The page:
@@ -35,9 +48,7 @@  Mailing List
 ------------
 There is a CPU frequency changing CVS commit and general list where
 you can report bugs, problems or submit patches. To post a message,
-send an email to linux-pm@vger.kernel.org, to subscribe go to
-http://vger.kernel.org/vger-lists.html#linux-pm and follow the
-instructions there.
+send an email to linux-pm@vger.kernel.org.
 
 Links
 -----
@@ -48,7 +59,7 @@  Links
 * http://cvs.arm.linux.org.uk/
 
 the CPUFreq Mailing list:
-* http://vger.kernel.org/vger-lists.html#cpufreq
+* http://vger.kernel.org/vger-lists.html#linux-pm
 
 Clock and voltage scaling for the SA-1100:
 * http://www.lartmaker.nl/projects/scaling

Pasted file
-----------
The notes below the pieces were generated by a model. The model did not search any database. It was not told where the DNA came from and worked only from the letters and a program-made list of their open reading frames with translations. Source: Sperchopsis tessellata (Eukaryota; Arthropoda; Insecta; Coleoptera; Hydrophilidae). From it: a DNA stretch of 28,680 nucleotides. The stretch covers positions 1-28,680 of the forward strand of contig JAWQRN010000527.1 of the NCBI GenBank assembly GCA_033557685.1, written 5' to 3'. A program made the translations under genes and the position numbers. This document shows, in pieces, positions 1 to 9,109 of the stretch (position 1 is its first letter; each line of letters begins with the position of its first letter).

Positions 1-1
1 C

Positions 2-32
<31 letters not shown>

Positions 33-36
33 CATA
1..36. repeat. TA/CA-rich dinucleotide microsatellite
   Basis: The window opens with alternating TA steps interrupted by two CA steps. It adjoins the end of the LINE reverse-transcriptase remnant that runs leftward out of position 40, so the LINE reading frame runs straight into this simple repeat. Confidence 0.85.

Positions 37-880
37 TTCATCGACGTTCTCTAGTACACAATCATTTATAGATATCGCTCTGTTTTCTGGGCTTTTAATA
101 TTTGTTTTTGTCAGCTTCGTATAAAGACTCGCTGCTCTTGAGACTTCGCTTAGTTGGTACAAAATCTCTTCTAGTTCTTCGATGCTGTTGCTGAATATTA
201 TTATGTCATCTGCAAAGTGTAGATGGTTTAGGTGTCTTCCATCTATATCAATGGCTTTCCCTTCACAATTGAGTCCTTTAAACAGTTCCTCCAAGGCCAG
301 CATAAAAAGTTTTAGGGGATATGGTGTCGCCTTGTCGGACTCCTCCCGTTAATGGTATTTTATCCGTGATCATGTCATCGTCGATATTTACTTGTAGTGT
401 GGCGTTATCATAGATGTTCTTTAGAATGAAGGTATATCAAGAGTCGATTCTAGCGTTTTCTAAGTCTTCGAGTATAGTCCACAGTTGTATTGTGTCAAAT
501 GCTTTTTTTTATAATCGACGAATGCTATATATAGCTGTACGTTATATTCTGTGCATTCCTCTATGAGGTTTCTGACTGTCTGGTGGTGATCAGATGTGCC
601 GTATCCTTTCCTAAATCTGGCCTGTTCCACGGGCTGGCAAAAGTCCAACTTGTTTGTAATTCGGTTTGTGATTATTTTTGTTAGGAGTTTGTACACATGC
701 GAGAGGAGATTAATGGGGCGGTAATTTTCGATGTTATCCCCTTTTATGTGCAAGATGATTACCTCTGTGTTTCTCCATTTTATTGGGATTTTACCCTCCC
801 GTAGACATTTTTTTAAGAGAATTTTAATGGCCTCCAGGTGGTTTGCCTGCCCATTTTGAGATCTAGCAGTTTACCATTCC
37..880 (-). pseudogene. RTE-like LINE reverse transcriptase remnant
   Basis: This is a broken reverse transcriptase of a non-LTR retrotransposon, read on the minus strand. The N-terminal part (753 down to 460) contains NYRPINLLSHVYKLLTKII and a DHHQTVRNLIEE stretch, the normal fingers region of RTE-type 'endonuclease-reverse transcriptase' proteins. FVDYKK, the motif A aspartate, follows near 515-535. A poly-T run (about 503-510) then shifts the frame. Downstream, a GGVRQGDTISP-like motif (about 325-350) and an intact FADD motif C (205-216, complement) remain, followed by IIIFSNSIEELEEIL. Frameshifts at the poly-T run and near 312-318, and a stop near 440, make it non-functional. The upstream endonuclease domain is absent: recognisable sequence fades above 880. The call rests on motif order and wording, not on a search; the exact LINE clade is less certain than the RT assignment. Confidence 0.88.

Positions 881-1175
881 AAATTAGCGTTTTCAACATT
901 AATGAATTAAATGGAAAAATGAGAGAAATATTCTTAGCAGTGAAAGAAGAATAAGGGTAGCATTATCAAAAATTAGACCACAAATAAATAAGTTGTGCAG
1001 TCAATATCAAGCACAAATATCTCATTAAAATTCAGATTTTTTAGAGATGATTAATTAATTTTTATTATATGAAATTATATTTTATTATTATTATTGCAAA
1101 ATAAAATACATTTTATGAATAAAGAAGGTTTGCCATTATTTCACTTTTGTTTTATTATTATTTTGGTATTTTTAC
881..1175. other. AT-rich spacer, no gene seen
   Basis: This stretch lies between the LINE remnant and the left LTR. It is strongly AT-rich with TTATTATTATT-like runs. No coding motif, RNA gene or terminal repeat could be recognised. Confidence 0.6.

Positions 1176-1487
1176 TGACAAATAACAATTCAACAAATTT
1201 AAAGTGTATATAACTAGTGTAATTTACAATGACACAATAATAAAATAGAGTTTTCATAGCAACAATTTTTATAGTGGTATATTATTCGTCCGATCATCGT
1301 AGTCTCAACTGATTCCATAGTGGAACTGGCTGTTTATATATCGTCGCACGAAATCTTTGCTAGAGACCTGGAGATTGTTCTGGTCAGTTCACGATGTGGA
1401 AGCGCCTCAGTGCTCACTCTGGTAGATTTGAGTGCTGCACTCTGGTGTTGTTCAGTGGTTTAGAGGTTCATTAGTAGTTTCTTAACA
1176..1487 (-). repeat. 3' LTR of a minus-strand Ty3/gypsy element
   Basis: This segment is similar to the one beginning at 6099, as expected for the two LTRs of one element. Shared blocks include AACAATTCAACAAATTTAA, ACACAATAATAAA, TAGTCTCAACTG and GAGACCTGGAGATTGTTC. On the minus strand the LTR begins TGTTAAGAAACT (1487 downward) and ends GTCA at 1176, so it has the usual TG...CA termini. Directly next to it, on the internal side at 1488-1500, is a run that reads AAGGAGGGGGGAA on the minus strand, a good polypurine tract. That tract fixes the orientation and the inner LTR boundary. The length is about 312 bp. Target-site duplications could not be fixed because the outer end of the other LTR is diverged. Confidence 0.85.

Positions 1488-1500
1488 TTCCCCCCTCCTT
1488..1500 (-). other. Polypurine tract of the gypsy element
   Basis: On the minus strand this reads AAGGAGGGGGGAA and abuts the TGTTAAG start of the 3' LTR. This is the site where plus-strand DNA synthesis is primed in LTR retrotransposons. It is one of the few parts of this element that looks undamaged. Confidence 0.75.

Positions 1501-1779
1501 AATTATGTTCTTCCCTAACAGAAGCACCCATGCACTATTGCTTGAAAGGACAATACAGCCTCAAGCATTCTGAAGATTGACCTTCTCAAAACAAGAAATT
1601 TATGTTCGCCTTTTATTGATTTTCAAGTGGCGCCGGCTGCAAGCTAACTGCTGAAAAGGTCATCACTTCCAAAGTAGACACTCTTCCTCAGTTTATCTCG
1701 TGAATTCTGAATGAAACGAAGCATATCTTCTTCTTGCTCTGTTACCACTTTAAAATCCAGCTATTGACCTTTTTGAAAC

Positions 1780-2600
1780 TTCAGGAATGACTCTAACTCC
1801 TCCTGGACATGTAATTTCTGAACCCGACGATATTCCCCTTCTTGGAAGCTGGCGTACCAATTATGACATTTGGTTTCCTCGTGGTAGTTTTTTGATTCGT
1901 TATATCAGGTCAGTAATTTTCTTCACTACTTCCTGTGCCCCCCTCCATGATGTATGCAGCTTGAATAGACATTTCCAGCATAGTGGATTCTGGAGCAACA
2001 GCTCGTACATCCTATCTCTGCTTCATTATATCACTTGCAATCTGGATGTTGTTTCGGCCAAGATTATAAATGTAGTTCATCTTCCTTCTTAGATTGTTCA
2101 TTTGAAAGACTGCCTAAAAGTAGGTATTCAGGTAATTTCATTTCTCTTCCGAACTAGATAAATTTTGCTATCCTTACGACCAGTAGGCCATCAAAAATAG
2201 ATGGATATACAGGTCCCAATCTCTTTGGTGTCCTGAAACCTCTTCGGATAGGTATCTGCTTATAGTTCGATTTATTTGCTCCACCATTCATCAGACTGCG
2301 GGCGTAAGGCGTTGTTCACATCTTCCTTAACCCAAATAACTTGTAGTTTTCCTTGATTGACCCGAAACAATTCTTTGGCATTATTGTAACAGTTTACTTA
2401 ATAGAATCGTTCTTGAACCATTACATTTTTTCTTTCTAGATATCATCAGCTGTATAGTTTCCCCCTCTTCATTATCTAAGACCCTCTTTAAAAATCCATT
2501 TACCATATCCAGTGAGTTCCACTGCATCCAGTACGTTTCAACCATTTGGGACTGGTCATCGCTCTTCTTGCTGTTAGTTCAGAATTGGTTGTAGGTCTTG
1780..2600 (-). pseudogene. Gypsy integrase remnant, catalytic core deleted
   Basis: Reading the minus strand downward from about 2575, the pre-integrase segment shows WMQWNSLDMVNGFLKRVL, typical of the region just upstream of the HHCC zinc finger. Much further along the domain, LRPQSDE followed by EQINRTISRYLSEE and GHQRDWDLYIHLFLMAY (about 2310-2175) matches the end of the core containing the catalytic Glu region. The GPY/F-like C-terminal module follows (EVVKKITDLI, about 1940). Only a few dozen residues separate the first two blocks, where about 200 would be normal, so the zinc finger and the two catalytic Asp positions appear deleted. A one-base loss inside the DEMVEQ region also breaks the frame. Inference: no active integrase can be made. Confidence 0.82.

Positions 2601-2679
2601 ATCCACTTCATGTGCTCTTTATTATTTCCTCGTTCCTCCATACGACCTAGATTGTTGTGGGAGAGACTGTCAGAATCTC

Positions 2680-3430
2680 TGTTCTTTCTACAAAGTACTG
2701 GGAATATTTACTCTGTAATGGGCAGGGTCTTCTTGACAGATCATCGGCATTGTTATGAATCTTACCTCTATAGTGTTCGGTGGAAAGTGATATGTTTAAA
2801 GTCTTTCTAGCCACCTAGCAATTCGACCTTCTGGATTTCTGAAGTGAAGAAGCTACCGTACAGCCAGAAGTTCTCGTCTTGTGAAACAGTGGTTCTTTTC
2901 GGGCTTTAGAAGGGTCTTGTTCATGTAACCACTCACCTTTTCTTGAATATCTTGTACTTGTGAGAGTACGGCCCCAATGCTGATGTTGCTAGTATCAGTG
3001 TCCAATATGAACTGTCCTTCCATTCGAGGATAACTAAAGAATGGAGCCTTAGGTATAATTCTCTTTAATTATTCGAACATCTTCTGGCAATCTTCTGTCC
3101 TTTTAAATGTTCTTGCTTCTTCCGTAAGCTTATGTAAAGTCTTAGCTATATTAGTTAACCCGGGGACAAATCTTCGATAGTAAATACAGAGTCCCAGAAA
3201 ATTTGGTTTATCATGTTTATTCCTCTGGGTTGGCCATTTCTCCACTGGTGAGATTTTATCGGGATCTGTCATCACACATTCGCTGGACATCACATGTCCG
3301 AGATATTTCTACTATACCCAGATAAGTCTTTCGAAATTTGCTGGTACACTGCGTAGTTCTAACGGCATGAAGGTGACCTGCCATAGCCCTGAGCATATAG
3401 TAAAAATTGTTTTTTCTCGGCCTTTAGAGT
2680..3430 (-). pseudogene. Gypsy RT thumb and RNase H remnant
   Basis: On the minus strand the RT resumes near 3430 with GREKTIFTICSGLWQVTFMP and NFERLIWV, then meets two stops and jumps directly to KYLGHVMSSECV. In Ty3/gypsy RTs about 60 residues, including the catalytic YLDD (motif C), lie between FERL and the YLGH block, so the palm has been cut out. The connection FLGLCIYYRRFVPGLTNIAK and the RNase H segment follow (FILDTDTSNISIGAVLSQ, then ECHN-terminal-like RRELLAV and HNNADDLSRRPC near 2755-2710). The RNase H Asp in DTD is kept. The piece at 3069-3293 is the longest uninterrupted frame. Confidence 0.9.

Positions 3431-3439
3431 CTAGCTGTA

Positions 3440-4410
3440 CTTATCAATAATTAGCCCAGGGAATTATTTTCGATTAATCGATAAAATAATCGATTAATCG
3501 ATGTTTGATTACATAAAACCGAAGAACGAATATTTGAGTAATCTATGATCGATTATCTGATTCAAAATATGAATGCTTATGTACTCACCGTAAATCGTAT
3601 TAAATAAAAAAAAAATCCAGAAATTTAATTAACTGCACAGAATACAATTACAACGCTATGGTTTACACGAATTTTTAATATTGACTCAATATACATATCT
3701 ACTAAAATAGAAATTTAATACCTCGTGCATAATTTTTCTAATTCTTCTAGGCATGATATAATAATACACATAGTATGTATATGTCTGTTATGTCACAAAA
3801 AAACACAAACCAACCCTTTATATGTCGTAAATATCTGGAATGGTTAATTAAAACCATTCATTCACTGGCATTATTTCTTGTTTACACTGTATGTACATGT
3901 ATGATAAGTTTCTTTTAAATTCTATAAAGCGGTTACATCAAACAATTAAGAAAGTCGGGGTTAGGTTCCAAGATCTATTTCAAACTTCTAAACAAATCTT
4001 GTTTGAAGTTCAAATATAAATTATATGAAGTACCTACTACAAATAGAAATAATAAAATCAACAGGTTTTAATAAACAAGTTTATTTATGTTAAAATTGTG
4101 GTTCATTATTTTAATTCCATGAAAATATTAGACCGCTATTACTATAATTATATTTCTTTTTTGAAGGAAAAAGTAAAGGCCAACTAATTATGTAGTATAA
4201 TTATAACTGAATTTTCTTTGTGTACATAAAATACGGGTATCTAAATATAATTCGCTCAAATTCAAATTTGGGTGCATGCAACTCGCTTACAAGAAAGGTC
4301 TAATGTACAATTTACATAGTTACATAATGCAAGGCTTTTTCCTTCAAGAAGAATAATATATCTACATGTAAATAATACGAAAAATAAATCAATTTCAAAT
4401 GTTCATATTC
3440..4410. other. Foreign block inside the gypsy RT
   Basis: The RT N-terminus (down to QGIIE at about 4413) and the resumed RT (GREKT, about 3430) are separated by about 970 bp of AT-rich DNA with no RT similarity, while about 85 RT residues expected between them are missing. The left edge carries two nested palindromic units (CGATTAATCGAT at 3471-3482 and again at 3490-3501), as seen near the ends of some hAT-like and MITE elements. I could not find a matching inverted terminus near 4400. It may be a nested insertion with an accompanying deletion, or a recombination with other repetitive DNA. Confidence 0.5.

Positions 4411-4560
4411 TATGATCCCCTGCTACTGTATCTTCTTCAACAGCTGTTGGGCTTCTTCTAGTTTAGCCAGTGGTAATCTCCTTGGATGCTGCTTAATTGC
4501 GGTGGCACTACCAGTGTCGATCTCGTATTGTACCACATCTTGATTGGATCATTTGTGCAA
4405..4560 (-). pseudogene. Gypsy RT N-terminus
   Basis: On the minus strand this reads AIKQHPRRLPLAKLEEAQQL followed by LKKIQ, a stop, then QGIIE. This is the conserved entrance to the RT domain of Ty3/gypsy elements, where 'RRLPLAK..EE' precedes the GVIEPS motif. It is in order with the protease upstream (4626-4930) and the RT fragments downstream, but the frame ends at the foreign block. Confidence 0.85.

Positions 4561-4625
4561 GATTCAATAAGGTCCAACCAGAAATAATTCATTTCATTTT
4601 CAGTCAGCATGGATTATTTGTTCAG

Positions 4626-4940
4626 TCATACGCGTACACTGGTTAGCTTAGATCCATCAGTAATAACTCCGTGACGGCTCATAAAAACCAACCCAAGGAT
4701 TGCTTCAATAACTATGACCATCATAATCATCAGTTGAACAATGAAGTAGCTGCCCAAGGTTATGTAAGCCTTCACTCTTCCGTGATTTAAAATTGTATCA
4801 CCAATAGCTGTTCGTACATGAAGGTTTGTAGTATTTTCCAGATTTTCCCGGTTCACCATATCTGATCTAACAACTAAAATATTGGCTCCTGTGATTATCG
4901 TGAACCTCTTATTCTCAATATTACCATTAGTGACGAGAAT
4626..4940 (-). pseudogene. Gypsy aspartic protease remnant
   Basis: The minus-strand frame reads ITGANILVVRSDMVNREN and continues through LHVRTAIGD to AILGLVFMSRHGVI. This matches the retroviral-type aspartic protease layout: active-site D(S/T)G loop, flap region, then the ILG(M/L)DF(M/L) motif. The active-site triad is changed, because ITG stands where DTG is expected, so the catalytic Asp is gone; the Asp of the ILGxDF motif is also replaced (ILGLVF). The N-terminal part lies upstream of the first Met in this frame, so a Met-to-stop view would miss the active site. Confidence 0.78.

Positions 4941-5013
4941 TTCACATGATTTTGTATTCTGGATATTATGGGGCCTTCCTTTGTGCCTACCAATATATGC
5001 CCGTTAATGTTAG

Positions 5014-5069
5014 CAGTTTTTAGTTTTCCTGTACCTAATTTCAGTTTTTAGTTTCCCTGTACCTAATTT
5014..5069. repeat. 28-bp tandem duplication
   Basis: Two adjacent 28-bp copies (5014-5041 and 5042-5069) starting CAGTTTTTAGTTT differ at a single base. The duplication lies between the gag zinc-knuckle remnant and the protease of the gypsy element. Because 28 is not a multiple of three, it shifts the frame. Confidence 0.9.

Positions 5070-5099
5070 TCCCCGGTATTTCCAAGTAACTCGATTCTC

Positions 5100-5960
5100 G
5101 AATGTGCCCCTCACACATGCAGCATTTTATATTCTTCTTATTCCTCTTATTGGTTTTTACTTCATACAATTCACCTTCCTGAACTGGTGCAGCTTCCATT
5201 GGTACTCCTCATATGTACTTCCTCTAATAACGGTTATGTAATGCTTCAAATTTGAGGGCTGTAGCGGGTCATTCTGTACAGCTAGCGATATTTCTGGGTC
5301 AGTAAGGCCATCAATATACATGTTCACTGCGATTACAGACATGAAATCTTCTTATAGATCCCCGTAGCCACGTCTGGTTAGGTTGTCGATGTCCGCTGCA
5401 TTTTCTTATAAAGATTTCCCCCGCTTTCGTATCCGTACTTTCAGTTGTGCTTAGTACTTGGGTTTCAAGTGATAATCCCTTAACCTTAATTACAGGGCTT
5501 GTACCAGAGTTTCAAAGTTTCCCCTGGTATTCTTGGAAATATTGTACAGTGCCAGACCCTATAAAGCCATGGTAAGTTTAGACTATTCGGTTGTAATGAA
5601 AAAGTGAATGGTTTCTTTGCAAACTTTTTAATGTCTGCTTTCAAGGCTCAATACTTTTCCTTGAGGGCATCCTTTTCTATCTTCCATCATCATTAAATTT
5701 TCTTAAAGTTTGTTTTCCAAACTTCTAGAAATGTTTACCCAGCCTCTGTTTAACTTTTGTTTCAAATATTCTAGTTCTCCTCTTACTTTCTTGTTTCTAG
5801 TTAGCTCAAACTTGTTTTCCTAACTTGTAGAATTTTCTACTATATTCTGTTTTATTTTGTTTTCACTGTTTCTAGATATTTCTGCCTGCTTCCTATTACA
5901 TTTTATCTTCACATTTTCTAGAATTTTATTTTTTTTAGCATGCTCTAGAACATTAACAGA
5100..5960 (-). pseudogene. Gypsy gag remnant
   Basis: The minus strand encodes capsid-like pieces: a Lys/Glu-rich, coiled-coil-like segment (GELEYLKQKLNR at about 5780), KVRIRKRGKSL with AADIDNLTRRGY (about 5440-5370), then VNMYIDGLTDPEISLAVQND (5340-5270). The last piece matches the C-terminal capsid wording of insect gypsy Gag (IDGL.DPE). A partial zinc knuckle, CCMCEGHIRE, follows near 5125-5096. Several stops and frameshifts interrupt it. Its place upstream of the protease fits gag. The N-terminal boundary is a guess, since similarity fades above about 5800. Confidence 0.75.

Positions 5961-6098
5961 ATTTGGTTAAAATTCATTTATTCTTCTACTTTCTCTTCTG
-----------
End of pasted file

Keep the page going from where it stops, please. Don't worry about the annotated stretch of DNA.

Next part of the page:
diff --git a/Documentation/cpu-freq/user-guide.txt b/Documentation/cpu-freq/user-guide.txt
index 109e97bbab77..107f6fdd7d14 100644
--- a/Documentation/cpu-freq/user-guide.txt
+++ b/Documentation/cpu-freq/user-guide.txt
@@ -18,7 +18,7 @@ 
 Contents:
 ---------
 1. Supported Architectures and Processors
-1.1 ARM
+1.1 ARM and ARM64
 1.2 x86
 1.3 sparc64
 1.4 ppc
@@ -37,16 +37,10 @@ 
 1. Supported Architectures and Processors
 =========================================
 
-1.1 ARM
--------
-
-The following ARM processors are supported by cpufreq:
-
-ARM Integrator
-ARM-SA1100
-ARM-SA1110
-Intel PXA
+1.1 ARM and ARM64
+-----------------
 
+Almost all ARM and ARM64 platforms support CPU frequency scaling.
 
 1.2 x86
 -------
@@ -69,6 +63,7 @@  Transmeta Crusoe
 Transmeta Efficeon
 VIA Cyrix 3 / C3
 various processors on some ACPI 2.0-compatible systems [*]
+And many more
 
 [*] Only if "ACPI Processor Performance States" are available
 to the ACPI<->BIOS interface.